News | Sept. 7, 2023

A Takeoff After Burn

By Grampaw Pettibone; Illustration by Ted Wilbur

A low-time Hornet pilot was on a cross-country flight returning to the squadron. When starting the engines, the pilot noted the left engine’s oil pressure was lower than the right’s, but still within limits. After selecting maximum power for takeoff, the pilot again noted the left engine oil pressure was within limits, but 25 psi lower than the pressure on the right. During the takeoff roll, at approximately 80 knots, the pilot heard and felt a loud bang followed almost immediately by an “Engine Right” aural warning and an “R ENG STALL” caution on the digital display indicator. The pilot immediately aborted the takeoff and shut down the left engine. It was not determined if the left engine was shut down by mistake or intentionally based on the previously noted oil pressure differences.

A couple of seconds after securing the left engine, the pilot received an “Engine Fire, Right” aural warning and “Right Engine Fire” light. With the aircraft still rolling, the pilot began the engine fire procedures by shutting down the right engine and pressing the “Fire” light, which shut off fuel to the engine and armed the fire extinguishing system. Because both engines were shut down, the jet’s onboard oxygen generating system ceased producing oxygen and the pilot was forced to remove his oxygen mask. At the same time, the aircraft lost normal braking and the pilot was forced to switch to emergency brakes. Once his mask was removed and the brakes switched to emergency, the pilot restarted the engine fire procedure from the beginning. By repeating the first few steps, and pushing the “Fire” light a second time, he reopened the fuel valve and disabled the fire extinguishing system. The pilot brought the plane to a stop, secured the battery, and, noticing the aft portion of the aircraft was on fire, unstrapped and egressed the aircraft. The base fire truck was at the aircraft approximately 30 seconds after it came to a stop and quickly extinguished the fire.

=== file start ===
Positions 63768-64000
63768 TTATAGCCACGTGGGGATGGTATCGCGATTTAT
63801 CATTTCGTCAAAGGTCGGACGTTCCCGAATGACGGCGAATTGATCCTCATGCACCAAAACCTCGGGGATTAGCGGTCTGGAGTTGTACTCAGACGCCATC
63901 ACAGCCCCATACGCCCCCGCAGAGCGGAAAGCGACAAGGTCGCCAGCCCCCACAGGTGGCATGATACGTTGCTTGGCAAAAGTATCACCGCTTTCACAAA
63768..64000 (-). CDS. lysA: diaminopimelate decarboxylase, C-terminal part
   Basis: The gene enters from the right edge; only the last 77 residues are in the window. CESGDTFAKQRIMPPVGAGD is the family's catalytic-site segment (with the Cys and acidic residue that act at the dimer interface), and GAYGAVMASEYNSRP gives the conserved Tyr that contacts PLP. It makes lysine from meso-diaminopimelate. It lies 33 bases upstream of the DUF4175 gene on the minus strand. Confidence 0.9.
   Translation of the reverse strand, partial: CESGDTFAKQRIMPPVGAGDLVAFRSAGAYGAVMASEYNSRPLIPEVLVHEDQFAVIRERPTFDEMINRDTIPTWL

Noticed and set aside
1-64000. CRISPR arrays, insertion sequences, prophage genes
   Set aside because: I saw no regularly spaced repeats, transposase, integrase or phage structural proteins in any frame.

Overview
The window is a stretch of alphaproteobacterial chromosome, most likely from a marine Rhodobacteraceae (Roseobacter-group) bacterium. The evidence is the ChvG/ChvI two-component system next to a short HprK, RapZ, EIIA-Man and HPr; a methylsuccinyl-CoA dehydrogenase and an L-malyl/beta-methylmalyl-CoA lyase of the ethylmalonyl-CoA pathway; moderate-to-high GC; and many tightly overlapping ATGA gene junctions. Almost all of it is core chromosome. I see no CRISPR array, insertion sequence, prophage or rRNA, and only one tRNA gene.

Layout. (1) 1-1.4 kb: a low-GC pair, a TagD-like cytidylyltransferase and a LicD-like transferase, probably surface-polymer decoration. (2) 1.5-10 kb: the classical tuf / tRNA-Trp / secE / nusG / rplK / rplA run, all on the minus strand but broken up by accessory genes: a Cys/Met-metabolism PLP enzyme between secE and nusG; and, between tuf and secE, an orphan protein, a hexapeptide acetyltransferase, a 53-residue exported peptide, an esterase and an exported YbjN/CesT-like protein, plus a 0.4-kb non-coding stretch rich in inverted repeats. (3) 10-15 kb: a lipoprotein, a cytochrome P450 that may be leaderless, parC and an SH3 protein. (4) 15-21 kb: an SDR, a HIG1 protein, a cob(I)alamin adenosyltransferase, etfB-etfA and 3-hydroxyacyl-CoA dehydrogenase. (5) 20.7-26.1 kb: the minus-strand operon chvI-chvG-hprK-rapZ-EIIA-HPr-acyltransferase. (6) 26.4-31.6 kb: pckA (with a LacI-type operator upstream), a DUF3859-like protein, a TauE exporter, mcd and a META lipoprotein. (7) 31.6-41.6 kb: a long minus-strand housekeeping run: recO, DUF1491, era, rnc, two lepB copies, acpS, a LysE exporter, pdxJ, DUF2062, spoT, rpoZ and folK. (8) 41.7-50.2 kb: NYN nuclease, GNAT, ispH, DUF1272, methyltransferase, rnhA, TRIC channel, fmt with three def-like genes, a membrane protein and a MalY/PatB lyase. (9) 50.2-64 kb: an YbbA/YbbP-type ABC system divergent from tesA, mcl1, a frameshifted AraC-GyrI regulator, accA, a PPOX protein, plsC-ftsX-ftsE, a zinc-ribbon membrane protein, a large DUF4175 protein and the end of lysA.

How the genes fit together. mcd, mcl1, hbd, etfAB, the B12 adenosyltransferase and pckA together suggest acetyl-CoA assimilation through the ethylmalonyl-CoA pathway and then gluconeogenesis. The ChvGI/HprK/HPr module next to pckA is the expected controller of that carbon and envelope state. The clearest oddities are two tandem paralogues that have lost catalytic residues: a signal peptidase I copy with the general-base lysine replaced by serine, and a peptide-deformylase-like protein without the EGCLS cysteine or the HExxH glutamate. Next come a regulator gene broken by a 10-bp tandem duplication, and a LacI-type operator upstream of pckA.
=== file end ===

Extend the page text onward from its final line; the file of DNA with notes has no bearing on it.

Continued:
The subsequent investigation revealed that the right engine suffered severe internal damage and seized. The resultant torque caused twisting damage and a split in both the engine casing near the low-pressure turbine, and another split at the oil cooler that caused the fuel leak and fire. The fire extinguishing system was examined and operated normally, but was not activated during the mishap. In addition, the engine fuel valve was in the open position, allowing a significant amount of fuel to leak from the damaged right engine, exacerbating the fire. Aircraft Glyph